Gounod, Charles François
From this time Gounod renounced the world and paganism as sources of inspiration, and devoted his energies to sacred music. While his Mass to St. Cecilia is estimated by Pagnerre as holding the same position among the remainder of his sacred works that Faust does among his operas, The Redemption, 1882, and Mors et Vita (Life and Death), 1885, are the fruits of his ripened genius in this direction. Gounod wrote the librettos of both oratorios, which were in the form of trilogies. The former work was dedicated to Queen Victoria, who greatly admired the composer, and was performed first at Birmingham, where he himself conducted it, and in 1884 at Paris. Mors et Vita forms a sequel to The Redemption, and is said to be more melodious, although, owing to the Latin libretto, it has not attained the same general favor. Of The Redemption the composer is quoted as saying, " I did not set myself to create a musical symbol of the Christian religion, but to depict the treasures of love, of unspeakable tenderness . . . which the Son of God carried in his heart. I aimed at affecting the world with the sight of a human drama, the most pathetic, most magnificent of all."
Gounod left two posthumous operas that were never performed, Maitre Pierre, and Georges Dandin, the latter having a prose libretto, after Moliere, verbatim. Beside the works mentioned are the following: Incidental music to Legouve's drama, Les Deux Reines de France, and to Barbier's Jeanne d'Arc; a Mass for St. Peter's (posthumous); an oratorio, Tobie; a mass to the Sacred Heart of Jesus; Gallia, a "biblical elegy; " a Stabat Mater; and an O Salutaris. Among his less important works are a Missa brevis; a Paternoster; a De Profundis; an Ave verum; a Te Deum; a Magnificat, Jesus sur de lac de Tiberiade, and a cantata, A la frontiere. His songs, as one writer says, are minor works in quantity, not in quality. Some of the best known are O That We Two Were Maying, Maid of Athens, the serenade, Sing, Smile, Slumber; all secular; There is a Green Hill, Nazareth, and Repentance, representative of his sacred songs. His instrumental music includes two symphonies; a march pontifica]e;a march Romaine; waltzes; songs without words; and other small pieces for piano; but this was not Gounod's natural vein. A few orchestral works are left: A Saltarello in A; an arrangement of a Bach prelude; and the popular Funeral March of a Marionette, a unique humorous sketch, which has also been arranged for piano and for organ. The famous Ave Maria was written originally for Wely, and the part now used for organ was composed for the humbler harmonium. Gounod's essays on works by Saint-Saens have already been mentioned; there are also autobiographical memoirs, which have been translated into English, but are incomplete, as they extend only to the time of Faust's production. There is also a "rhapsodical effusion" on Don Giovanni, which has been slurringly criticized as probably insincere. From Gounod's intense admiration of Mozart, however, we can hardly believe this; it was simply his way of recording an overpowering impression. This was translated and published in English in 1895. Gounod also wrote a method for the cornet a pistons.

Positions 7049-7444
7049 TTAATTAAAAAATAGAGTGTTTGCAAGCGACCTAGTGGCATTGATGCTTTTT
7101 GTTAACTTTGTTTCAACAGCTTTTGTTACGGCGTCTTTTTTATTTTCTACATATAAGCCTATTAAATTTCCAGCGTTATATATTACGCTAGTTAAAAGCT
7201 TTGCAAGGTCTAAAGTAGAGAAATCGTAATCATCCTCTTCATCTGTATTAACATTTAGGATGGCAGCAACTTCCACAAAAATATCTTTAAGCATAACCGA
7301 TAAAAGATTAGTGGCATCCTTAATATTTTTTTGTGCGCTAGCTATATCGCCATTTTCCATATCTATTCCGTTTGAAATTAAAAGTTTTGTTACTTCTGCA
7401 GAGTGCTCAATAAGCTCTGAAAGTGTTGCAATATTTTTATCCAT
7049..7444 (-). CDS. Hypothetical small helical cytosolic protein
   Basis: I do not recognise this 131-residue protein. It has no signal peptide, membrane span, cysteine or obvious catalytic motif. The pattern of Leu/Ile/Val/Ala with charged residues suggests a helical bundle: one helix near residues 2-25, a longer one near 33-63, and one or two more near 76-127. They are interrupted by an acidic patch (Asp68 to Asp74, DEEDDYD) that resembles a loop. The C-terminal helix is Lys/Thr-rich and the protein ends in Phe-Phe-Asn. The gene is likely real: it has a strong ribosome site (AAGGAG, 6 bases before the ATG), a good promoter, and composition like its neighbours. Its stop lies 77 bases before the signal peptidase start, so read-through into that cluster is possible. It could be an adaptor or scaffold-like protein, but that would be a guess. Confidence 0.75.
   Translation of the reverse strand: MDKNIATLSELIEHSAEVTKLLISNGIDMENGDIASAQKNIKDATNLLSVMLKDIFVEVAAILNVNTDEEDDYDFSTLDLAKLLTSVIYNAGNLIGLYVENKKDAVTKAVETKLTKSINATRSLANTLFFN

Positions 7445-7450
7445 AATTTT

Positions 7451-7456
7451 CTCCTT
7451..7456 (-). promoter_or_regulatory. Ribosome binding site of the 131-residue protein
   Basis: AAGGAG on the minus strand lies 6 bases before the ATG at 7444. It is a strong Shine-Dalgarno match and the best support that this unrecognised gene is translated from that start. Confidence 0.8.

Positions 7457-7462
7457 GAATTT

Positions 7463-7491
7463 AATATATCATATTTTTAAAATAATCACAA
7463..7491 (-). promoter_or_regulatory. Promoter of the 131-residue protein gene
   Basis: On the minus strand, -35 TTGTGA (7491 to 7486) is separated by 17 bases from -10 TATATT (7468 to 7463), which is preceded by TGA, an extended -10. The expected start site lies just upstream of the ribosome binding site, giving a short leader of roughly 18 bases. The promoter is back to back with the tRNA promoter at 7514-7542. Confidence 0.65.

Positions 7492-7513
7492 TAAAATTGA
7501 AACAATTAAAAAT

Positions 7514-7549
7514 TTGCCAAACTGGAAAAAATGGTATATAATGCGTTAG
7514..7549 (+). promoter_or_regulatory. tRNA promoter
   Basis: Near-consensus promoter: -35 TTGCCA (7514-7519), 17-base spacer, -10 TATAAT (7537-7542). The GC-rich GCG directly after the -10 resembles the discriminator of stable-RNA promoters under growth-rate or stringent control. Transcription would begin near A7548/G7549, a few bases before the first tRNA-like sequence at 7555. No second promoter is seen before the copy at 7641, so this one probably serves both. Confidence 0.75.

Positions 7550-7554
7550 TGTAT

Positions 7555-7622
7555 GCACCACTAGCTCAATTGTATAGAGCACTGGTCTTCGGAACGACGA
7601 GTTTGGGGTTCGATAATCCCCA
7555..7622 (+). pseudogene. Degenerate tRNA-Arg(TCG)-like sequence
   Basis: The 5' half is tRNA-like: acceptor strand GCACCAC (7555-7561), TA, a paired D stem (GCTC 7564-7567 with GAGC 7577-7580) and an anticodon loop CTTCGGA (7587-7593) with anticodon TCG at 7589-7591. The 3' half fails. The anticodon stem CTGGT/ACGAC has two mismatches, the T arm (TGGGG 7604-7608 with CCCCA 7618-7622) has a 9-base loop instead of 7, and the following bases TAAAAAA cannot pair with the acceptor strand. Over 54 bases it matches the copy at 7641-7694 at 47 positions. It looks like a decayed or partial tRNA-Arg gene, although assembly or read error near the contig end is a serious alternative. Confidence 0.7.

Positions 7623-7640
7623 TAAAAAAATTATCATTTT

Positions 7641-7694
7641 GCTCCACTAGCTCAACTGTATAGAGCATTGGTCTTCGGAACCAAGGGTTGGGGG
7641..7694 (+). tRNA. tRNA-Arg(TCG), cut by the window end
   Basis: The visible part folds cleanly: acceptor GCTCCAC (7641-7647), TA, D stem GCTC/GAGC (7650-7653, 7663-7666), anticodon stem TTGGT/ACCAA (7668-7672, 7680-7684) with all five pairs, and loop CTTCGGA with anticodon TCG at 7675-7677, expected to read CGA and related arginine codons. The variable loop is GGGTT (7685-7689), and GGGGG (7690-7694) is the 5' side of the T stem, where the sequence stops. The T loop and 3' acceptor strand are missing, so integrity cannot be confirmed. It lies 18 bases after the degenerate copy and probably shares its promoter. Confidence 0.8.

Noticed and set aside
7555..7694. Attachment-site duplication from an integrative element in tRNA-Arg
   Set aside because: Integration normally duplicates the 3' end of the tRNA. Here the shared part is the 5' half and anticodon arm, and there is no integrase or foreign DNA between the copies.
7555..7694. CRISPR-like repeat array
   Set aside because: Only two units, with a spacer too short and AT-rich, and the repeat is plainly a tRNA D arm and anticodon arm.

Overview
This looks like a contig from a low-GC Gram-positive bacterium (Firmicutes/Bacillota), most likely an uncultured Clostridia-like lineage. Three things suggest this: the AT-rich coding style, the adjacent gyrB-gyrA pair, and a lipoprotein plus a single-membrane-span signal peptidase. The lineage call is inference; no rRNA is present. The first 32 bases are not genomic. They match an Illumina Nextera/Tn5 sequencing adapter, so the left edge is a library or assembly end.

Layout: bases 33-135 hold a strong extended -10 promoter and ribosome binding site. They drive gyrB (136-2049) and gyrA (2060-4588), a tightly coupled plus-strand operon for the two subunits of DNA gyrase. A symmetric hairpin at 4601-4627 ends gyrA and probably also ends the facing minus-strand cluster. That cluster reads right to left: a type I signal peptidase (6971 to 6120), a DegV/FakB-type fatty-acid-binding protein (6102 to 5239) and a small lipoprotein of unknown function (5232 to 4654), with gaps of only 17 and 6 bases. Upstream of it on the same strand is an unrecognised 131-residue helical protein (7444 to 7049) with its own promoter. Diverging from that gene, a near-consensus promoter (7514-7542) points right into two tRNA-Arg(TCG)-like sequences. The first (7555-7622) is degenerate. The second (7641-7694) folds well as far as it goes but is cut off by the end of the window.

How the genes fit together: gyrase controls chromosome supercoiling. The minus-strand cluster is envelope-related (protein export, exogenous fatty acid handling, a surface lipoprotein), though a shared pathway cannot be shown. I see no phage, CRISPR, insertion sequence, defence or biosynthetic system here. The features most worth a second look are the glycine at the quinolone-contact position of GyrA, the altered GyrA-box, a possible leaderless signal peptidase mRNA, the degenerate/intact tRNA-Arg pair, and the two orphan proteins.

Wilhelm Heinrich states that "Gounod is almost the only French composer who possessed a deep religious nature and gave vent to it in many beautiful sacred melodies." Of these the one best known is the Ave Maria, in which he superimposed a melody for the voice to Bach's First Prelude.
Notwithstanding the fact that musical expression took precedence of form in Gounod's work, he composed with care, and the effects he produced are no more the result of emotional inspiration than they are of close analysis and refined perception. He is a master of the beautiful, the poetic, the tender, rather than of the tragic or the sublime. Every one who writes of him calls attention to the presence of two widely opposite characteristics in his compositions, sensuousness and mysticism. His sense of color in painting was evident in his writing for the orchestra; in this he is said to have produced his most effective results with the minimum of means. Unlike Wagner, he identified characters in his operatic music, not by certain set phrases, but by the intrinsic fitness of the musical expression at the moment.